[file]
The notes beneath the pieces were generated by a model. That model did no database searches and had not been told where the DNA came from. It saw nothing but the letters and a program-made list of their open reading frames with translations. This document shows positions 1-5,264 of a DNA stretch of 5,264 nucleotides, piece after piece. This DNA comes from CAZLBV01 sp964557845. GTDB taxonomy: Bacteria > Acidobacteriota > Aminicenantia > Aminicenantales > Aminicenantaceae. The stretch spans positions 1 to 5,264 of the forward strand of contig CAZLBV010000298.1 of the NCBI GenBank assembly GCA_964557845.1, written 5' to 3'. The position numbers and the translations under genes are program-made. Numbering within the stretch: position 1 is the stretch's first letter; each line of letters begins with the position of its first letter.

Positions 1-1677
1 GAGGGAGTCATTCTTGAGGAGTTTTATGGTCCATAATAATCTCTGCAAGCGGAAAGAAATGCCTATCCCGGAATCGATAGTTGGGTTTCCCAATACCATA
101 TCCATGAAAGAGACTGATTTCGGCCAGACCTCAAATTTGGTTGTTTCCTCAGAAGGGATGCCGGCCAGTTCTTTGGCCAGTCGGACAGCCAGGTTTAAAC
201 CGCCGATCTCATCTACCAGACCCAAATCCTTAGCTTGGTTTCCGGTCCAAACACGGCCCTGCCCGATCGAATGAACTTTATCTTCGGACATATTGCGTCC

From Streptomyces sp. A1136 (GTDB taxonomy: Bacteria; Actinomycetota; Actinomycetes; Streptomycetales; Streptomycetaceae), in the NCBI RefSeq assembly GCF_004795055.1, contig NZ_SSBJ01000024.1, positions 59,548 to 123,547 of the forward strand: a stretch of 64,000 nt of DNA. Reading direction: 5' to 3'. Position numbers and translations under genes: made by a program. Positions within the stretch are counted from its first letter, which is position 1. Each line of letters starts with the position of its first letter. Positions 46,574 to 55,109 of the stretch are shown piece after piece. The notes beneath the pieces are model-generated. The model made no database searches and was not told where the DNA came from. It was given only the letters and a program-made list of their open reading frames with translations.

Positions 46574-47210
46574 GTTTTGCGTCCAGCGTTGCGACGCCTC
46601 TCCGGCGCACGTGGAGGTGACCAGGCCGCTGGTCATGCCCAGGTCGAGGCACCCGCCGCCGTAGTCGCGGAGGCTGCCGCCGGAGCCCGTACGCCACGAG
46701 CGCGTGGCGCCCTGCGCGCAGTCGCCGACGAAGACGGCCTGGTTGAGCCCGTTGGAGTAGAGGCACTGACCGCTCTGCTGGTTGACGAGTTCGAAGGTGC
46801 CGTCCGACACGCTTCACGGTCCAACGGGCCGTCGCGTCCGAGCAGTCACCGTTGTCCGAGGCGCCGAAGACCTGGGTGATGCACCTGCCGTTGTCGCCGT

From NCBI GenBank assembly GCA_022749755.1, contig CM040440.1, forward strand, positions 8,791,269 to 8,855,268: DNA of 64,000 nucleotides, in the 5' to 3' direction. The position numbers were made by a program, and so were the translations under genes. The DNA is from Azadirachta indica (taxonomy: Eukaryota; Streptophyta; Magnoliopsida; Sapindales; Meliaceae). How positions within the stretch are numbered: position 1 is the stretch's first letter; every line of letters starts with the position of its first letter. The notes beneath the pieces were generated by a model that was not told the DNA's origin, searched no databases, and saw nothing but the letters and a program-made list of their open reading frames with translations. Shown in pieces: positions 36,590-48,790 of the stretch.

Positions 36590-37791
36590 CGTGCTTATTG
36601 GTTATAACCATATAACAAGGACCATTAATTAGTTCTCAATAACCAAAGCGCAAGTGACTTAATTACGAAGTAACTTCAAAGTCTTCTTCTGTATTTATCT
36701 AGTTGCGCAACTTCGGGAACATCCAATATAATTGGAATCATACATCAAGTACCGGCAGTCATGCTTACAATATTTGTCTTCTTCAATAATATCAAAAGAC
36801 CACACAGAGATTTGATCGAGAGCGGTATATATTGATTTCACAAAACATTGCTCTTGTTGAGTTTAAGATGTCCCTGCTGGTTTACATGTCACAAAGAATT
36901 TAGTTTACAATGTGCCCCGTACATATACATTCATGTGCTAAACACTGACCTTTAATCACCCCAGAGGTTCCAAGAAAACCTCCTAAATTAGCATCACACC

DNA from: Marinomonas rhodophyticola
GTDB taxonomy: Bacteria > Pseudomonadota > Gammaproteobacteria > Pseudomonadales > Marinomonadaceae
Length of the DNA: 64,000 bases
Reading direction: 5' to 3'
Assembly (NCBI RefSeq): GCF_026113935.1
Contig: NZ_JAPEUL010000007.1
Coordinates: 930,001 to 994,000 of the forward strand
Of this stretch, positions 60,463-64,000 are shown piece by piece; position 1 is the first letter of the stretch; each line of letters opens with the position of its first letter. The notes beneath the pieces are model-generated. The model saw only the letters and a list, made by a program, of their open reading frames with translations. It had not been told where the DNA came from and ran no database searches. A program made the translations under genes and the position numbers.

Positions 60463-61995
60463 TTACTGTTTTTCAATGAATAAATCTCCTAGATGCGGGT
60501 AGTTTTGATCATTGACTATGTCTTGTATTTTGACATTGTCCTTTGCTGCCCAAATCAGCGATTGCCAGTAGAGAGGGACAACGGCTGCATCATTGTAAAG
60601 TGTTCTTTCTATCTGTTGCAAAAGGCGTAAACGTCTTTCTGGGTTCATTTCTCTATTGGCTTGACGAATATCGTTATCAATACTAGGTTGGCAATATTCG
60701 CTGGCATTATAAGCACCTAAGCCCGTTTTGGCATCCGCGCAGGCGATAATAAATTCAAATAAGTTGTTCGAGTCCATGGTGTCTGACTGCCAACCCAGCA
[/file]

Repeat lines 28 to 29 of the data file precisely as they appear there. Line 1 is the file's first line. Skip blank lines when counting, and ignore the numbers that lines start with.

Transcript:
60463 TTACTGTTTTTCAATGAATAAATCTCCTAGATGCGGGT
60501 AGTTTTGATCATTGACTATGTCTTGTATTTTGACATTGTCCTTTGCTGCCCAAATCAGCGATTGCCAGTAGAGAGGGACAACGGCTGCATCATTGTAAAG